“Everybody wanted their regular freedom and said, ‘Well you can keep your kids home.’ That kind of irked me,” Beltran said. “I wanted her to be educated, have fun, be around other kids — like your kids. When people said that, it felt like, ‘Disregard the elderly, the sick, the fragile.’ Not knowing that you probably know a lot of these people yourself.”
Where in El Paso can I get the COVID-19 vaccine for my child?
These clinics ask for consent from the child’s parent or guardian. All patients have zero out-of-pocket costs, regardless of health insurance or immigration status.
El Paso Department of Public Health: Pfizer vaccines will be available starting Friday, June 24. The city expects to administer Moderna vaccines at a later date. All four community clinics are open 8 a.m. to 5 p.m. Monday to Saturday. The clinics accept walk-ins, but recommend making an appointment at www.EPCovidVaccine.com or by calling 915-212-6843.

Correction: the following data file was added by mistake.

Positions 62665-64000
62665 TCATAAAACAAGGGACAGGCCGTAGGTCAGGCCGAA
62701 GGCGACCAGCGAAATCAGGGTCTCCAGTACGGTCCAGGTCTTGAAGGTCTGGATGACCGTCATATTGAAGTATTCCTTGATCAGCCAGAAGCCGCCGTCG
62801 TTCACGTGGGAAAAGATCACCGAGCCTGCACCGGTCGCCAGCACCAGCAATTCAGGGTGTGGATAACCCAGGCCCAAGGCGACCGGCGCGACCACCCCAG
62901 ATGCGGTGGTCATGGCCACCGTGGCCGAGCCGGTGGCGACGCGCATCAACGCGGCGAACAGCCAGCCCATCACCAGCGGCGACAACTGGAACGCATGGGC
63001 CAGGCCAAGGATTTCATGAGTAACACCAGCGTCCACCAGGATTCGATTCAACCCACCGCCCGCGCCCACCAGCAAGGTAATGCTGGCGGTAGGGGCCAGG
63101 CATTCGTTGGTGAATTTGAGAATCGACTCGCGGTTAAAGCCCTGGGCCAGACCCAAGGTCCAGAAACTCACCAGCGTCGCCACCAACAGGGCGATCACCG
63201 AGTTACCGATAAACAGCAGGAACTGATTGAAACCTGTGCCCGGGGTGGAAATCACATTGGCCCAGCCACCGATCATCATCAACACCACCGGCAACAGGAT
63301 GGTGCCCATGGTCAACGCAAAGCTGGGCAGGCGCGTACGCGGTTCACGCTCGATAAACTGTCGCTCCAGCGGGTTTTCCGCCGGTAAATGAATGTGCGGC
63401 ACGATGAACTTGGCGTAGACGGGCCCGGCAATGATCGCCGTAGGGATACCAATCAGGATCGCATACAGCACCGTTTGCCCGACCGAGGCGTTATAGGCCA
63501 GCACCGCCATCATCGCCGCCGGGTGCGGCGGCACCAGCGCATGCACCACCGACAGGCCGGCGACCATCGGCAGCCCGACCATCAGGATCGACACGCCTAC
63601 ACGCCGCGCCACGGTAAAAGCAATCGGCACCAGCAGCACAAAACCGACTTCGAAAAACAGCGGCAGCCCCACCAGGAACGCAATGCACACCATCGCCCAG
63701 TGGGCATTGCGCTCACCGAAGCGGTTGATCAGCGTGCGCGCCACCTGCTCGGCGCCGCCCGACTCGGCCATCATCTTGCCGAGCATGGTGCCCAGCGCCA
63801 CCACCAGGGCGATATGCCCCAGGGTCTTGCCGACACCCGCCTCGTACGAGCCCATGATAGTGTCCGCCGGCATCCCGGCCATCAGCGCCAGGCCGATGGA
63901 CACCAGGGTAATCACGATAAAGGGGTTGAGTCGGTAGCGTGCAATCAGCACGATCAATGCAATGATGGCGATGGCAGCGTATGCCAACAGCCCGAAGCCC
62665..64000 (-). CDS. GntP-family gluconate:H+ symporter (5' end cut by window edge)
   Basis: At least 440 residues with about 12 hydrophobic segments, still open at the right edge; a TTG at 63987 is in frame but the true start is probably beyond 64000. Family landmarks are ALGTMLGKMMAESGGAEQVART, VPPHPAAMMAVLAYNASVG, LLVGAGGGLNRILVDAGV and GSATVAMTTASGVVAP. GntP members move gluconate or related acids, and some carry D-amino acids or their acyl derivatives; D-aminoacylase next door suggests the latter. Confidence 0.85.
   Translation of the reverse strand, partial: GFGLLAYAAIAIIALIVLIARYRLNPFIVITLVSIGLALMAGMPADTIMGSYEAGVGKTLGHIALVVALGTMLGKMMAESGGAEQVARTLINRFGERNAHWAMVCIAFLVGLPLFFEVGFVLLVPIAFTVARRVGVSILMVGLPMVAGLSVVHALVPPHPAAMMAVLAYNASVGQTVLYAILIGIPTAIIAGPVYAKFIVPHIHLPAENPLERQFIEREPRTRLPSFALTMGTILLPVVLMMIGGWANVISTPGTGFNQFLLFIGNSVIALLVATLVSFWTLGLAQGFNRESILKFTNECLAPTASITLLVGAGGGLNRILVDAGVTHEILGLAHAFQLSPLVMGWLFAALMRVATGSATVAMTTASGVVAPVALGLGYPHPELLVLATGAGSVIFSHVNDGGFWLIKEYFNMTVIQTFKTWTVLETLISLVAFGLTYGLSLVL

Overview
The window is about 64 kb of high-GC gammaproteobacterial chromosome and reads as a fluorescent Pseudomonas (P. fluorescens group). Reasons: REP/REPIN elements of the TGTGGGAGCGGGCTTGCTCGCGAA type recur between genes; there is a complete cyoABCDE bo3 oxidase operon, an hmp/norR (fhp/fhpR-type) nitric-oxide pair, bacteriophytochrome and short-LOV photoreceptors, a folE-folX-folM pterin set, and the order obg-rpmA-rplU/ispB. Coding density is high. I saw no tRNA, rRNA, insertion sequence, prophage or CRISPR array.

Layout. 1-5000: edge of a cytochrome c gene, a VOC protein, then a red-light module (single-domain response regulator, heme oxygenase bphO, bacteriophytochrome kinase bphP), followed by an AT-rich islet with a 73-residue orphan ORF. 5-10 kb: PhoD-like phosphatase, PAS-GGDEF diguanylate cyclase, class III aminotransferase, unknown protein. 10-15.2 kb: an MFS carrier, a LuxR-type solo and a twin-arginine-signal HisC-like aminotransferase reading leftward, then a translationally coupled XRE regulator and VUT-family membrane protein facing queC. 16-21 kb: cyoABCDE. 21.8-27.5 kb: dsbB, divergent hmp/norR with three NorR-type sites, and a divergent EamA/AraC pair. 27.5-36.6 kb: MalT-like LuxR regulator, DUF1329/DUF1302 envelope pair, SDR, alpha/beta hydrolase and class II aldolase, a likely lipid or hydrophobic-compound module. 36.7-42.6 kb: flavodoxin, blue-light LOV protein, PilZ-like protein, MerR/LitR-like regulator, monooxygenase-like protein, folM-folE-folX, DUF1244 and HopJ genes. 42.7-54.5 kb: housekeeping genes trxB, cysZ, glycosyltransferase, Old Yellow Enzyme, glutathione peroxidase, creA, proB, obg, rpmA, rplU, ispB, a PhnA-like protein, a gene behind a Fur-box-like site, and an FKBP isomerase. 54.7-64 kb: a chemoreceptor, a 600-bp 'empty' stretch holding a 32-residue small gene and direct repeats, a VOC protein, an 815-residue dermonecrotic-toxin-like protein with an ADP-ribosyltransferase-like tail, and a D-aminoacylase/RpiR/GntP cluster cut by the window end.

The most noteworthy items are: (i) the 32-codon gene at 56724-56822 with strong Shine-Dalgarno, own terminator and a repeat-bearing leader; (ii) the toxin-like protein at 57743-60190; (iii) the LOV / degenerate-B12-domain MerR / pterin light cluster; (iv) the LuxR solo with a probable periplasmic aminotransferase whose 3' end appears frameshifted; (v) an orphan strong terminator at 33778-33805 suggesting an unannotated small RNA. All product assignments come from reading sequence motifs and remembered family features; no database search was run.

- Lower Valley, 9341 Alameda Ave.
- Northwest, 7380 Remcon Circle
- Downtown, 220 S. Stanton St.
- Northeast, 9566 Railroad Drive
Immunize El Paso: Pfizer and Moderna vaccines are available by appointment or walk-in basis. To make an appointment, call 915-533-3414.
- Eastside, 1400 George Dieter Drive, Suite 260
- 8 a.m. to 5 p.m. Monday to Friday and 9 a.m. to noon Saturday
- San Juan (Central), 6292 Trowbridge Drive
- 8 a.m. to 5 p.m. Monday to Friday and 9 a.m. to noon Saturday
- Downtown, 513 W. San Antonio Ave., Suite B
- 8 a.m. to 5 p.m. Monday to Friday
El Paso Children’s Hospital: Pfizer vaccines are available. Appointments only; no walk-ins accepted. Call 915-298-5433 to make an appointment or visit www.elpasochildrens.org/vaccine for more information.
- 4845 Alameda Ave, conference room in the basement
- Appointments are available from 2 to 6 p.m. on the following dates:
- Thursday, June 23
- Thursday, June 30
- Tuesday, July 5
- Wednesday, July 6
University Medical Center of El Paso: The hospital offers the Pfizer vaccine at numerous clinics throughout the city. To make an appointment, call 915-975-8900. All children receiving the vaccine must be seen by an onsite pediatrician.
CVS and Walgreens pharmacies have begun accepting appointments to vaccinate toddlers against COVID-19. Walgreens is providing Pfizer and Moderna vaccines to children ages 3 years and older. CVS is providing the Pfizer vaccine to children ages 18 months and older.
El Paso Matters will update this list as more locations become available.
Alex Hinojosa contributed to this story.